Review of “The American Mission” by Matthew Palmer

If you have read anything about the history of the Congo (such as the horrific but excellent and unforgettable account by Adam Hochschild, King Leopold’s Ghost), you know that this region’s sad legacy of violence and exploitation is a reflection both of its holdings of a wealth of natural resources desired by the so-called civilized world, and the greed that characterizes many in that world. By setting this thriller in the Democratic Republic of the Congo (DRC), Palmer manages to educate readers about the history and complexity of politics in the region without being didactic about it. Unfortunately, the story of the Congo has never been a happy one. Although the incentives for exploitation may have changed from rubber and ivory to gold, diamonds, tungsten and coltan, the welfare of the Congolese people still seems to be – like always – the last concern of the big political and commercial players.


In this story, foreign diplomat Alex Baines gets a job as Political Counselor in the American Embassy in Kinshasa, the capital and largest city of the DRC. One of his tasks is to help convince villagers who live over valuable ore sites in the DRC to move out so that the Consolidated Mining, Inc. can begin open-pit strip mining. Such operations would not only destroy the landscape, but would not allow the native villagers to develop and control their own mining operations of what is, after all, their own land.

Alex protests, but his boss and former mentor in the Foreign Service, Ambassador Howard “Spence” Spencer, reminded him that supporting U.S. business interests is part of the embassy’s job. Spence also argued that it wasn’t like there was a different standard for America than for Africa: “… it’s really no different than what a dozen coal companies do every day in West Virginia.” Mining these resources allows the U.S. “to continue to operate as a great nation that accomplishes great things.” Finally, Alex was apprised that if the Americans didn’t take advantage of the DRC’s mineral wealth, the Chinese would jump in, and so it was in their best interests to secure the resources for the U.S.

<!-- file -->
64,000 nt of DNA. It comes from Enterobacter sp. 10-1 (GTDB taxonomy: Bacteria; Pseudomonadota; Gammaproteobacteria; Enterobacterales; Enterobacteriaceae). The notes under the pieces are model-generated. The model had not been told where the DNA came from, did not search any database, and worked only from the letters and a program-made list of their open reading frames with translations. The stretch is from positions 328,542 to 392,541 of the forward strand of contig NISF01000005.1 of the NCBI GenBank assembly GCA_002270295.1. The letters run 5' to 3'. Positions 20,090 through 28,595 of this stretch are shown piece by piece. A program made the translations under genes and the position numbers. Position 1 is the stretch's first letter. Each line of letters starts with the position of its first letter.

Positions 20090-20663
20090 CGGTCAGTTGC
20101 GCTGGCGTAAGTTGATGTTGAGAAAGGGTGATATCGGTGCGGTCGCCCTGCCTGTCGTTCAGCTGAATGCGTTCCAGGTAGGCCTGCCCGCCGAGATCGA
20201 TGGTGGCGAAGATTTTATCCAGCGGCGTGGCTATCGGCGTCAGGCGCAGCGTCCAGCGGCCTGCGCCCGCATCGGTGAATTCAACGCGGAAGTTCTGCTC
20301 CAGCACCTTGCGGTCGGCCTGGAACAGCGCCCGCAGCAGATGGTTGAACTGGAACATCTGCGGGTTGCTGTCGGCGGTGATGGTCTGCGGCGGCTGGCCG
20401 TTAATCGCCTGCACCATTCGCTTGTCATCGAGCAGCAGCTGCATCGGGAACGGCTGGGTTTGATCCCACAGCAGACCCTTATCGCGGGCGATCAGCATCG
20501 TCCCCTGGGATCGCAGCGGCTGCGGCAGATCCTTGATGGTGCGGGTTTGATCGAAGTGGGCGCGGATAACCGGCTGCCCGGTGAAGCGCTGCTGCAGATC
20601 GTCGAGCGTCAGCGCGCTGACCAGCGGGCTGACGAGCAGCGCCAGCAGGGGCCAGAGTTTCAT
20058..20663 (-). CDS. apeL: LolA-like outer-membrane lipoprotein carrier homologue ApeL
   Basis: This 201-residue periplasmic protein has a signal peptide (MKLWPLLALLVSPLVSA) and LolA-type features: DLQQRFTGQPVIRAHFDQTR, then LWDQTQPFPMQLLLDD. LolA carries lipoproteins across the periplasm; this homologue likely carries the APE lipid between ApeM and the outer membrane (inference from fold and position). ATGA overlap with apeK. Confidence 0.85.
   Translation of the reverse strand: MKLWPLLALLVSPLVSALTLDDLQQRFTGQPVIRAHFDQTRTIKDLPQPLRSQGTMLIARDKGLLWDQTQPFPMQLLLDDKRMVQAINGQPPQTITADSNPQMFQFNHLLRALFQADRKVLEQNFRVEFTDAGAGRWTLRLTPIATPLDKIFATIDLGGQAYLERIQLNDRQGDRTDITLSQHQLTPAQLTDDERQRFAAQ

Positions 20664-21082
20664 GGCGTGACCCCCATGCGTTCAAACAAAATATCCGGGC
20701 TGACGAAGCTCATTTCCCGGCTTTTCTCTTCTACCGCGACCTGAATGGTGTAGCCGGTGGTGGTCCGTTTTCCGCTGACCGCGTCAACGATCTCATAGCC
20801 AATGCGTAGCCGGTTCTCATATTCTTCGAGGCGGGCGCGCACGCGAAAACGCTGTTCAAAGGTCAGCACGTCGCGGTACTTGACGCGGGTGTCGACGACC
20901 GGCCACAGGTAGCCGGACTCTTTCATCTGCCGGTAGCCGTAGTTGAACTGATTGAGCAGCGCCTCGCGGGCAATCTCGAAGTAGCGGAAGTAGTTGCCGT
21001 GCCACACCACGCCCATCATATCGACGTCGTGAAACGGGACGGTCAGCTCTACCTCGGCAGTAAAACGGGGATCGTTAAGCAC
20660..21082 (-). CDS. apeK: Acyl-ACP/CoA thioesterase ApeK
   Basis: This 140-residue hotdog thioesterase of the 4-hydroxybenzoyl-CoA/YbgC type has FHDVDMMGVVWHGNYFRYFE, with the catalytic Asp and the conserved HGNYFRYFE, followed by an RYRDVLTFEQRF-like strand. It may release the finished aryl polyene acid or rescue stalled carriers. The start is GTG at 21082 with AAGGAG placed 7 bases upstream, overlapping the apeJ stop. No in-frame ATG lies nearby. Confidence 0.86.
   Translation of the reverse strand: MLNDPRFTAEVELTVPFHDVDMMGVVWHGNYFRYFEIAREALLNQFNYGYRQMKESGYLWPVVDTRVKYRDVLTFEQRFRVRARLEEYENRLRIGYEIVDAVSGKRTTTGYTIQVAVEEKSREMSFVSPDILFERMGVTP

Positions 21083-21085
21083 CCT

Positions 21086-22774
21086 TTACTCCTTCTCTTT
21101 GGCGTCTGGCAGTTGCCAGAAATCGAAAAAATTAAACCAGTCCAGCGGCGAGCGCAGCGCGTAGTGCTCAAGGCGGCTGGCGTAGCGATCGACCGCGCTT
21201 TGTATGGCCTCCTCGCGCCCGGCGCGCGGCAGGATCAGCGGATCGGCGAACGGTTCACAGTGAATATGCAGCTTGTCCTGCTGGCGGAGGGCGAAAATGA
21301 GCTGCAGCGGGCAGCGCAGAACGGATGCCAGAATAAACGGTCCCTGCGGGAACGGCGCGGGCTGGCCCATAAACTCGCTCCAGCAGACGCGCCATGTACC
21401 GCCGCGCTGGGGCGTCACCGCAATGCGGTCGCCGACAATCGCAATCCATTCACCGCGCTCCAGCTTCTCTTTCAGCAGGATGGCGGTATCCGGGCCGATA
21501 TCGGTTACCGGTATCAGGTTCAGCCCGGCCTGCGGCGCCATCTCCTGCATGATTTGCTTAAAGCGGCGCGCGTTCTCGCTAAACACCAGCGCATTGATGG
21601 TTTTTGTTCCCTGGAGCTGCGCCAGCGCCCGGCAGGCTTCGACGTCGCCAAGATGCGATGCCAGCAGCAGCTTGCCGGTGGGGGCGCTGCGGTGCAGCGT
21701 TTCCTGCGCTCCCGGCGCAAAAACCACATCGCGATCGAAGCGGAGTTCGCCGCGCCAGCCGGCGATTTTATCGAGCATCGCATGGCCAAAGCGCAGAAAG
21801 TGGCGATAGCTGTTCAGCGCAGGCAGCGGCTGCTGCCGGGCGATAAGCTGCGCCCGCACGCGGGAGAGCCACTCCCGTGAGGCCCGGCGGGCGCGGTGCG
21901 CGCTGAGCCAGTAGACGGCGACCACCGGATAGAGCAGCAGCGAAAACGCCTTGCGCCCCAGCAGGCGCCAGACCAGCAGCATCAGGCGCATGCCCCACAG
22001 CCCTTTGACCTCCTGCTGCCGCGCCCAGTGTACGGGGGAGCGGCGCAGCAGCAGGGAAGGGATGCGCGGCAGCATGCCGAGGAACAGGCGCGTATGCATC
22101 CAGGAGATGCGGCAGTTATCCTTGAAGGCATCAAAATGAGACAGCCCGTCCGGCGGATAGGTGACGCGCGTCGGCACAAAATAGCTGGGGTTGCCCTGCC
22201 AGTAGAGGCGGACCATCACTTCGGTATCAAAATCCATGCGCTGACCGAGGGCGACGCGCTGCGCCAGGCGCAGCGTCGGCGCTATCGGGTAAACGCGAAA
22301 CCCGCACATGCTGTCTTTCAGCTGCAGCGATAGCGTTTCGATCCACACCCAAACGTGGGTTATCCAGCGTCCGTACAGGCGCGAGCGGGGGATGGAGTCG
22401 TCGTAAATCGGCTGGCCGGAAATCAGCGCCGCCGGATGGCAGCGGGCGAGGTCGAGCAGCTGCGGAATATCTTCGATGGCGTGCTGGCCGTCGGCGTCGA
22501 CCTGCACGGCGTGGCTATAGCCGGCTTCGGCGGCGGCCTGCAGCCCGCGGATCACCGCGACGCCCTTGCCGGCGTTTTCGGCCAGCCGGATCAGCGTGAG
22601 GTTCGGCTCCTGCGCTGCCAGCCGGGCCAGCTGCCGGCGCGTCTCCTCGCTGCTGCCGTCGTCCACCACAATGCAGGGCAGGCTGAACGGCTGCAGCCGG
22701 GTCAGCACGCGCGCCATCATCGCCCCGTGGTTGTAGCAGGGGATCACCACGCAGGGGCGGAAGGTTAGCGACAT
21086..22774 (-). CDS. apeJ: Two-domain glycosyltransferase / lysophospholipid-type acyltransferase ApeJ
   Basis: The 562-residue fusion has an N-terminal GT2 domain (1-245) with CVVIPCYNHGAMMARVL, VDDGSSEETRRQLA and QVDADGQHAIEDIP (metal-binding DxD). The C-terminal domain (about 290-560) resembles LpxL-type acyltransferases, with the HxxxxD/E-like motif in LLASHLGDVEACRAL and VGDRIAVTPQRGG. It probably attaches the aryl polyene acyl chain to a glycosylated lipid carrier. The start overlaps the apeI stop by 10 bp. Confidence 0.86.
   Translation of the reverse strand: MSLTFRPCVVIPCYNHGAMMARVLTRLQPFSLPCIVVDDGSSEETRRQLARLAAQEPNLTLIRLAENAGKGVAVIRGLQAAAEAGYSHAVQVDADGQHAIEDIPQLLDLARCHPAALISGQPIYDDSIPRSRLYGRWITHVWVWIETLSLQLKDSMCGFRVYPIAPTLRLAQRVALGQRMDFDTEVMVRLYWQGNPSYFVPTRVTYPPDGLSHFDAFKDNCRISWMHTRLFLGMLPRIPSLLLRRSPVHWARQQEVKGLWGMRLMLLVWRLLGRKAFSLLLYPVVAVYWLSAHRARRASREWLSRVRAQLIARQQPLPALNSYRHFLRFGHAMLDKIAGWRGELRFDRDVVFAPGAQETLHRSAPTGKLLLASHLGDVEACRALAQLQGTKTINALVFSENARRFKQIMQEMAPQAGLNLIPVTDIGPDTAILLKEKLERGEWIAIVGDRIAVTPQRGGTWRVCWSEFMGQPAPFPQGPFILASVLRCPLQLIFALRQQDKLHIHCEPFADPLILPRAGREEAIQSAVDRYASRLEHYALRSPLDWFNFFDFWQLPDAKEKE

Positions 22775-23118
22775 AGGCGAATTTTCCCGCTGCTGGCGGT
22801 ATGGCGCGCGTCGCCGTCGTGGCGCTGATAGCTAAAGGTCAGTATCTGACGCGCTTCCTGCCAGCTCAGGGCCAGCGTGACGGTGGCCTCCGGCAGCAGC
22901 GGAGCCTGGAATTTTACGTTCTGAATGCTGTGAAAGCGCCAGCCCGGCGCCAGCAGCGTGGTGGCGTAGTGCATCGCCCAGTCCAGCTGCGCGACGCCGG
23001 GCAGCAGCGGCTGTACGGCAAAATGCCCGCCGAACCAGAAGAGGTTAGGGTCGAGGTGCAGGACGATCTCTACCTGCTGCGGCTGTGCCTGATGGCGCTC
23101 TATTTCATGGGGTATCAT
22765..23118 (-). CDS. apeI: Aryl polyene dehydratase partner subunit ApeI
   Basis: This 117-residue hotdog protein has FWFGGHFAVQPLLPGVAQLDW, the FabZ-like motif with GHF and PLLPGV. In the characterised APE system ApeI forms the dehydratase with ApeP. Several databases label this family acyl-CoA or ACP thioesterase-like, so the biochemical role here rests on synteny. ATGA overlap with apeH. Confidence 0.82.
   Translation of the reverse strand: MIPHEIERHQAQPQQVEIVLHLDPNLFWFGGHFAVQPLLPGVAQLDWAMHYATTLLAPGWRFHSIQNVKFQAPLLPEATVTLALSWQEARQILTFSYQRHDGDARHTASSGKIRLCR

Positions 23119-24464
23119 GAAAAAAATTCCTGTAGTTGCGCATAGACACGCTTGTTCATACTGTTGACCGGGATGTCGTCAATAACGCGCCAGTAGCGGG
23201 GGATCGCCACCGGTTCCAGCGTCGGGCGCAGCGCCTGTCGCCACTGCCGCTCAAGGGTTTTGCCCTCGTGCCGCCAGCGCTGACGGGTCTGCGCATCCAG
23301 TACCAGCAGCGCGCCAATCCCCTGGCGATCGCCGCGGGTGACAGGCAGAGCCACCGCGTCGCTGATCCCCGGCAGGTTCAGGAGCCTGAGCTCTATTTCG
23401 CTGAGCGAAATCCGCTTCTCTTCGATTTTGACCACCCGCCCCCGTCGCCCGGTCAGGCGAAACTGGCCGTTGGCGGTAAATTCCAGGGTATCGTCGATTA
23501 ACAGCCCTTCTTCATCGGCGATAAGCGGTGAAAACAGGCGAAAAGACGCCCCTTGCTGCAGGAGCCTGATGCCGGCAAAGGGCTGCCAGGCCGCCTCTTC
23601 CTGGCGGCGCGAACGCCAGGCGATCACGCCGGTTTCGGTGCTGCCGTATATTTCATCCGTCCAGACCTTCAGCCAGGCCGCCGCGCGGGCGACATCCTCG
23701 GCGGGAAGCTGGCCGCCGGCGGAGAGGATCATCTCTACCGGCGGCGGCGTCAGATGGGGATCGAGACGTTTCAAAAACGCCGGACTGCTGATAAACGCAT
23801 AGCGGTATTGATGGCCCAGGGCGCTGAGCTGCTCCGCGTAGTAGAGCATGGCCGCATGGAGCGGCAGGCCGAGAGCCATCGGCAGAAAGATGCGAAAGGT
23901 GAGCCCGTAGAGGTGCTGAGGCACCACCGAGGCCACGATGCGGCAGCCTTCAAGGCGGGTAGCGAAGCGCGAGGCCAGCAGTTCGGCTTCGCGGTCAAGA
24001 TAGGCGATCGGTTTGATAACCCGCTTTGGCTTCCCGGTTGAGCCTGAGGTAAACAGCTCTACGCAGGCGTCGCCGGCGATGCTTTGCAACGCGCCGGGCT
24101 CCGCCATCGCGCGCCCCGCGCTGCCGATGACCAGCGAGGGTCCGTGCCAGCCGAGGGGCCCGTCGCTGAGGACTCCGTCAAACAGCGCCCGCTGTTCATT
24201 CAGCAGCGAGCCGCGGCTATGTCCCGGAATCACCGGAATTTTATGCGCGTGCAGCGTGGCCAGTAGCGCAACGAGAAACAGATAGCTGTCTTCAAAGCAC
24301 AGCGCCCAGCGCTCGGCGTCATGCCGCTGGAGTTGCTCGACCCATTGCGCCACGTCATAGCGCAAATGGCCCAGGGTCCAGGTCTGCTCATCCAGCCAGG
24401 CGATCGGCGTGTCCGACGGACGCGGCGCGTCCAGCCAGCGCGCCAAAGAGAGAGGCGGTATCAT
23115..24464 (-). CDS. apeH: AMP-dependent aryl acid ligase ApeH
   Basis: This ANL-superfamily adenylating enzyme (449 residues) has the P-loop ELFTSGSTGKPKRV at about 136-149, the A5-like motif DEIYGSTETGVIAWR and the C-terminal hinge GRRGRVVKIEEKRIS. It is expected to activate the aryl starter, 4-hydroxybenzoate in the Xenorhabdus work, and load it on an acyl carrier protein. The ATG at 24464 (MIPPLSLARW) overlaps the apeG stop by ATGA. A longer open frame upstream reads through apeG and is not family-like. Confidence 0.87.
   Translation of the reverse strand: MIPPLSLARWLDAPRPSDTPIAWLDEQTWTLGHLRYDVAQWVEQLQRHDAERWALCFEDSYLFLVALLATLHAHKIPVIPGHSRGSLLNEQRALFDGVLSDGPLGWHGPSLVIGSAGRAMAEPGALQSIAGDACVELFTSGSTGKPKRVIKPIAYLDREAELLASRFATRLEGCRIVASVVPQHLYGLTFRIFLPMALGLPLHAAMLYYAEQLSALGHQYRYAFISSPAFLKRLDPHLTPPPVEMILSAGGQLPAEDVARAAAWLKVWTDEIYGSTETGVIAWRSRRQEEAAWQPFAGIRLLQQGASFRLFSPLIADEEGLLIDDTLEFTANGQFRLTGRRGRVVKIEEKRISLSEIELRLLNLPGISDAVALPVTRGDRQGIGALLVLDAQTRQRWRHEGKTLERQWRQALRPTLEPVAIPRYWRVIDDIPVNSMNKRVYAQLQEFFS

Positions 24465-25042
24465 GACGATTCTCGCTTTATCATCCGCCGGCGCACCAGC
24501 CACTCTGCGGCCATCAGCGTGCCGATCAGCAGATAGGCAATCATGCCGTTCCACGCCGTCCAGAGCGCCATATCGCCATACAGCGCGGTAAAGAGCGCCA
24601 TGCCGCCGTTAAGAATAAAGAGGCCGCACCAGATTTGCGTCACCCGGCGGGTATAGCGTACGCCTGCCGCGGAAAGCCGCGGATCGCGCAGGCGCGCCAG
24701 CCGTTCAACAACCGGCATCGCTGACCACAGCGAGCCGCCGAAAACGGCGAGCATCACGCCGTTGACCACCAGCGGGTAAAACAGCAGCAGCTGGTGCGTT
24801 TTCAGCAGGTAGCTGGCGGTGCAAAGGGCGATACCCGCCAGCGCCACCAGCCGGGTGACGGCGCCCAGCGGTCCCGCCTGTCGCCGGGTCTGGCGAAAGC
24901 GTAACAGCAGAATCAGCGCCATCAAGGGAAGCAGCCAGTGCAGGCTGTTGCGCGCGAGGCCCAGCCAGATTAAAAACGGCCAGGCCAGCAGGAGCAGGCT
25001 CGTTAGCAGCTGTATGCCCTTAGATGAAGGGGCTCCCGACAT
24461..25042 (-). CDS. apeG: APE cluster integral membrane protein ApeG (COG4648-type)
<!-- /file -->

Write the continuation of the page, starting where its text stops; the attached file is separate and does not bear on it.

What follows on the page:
Alex can’t help but think there is something wrong about all this, but goes anyway to the largest village, Busu-Mouli, to help convince the local chiefs to support the mining project. It doesn’t take much for him to come to sympathize with the point of view of Busu-Mouli’s Chief Tsiolo and his attractive daughter, Marie – a talented engineer and geologist.

Political machinations in Africa, far away from the U.S., can be extremely deadly, with plenty of desperate Africans willing to kill for money, and plenty of greedy business people and political operatives willing to hire them. By opposing the corruption, desecration of the land, and the mistreatment of its people, Alex puts himself in extreme danger.

Discussion: The author is not only the son of bestselling thriller writer Michael Palmer, but also has worked in the U.S. Foreign Service for twenty years, and is a five-time winner of the State Department’s Superior Honor Award. One wonders if he wants to keep his day job: he paints a very unflattering picture of the U.S., its interests, and its operatives.

Evaluation: I was afraid that this book would be preachy or pedantic, but it is neither. And in spite of being set in the very, very complicated world of central African politics, it is easy to follow, has a good plot line, and is quite entertaining. Was the ending too unrealistic? I don’t know; I hope not.

Rating: 3.5/5

Published by G.P. Putnam’s Sons, a member of the Penguin Group (USA), 2014

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1 Response to Review of “The American Mission” by Matthew Palmer

  1. BermudaOnion says:

    I like books like this that teach me something and entertain me as well. I have a feeling parts of it would make me angry.

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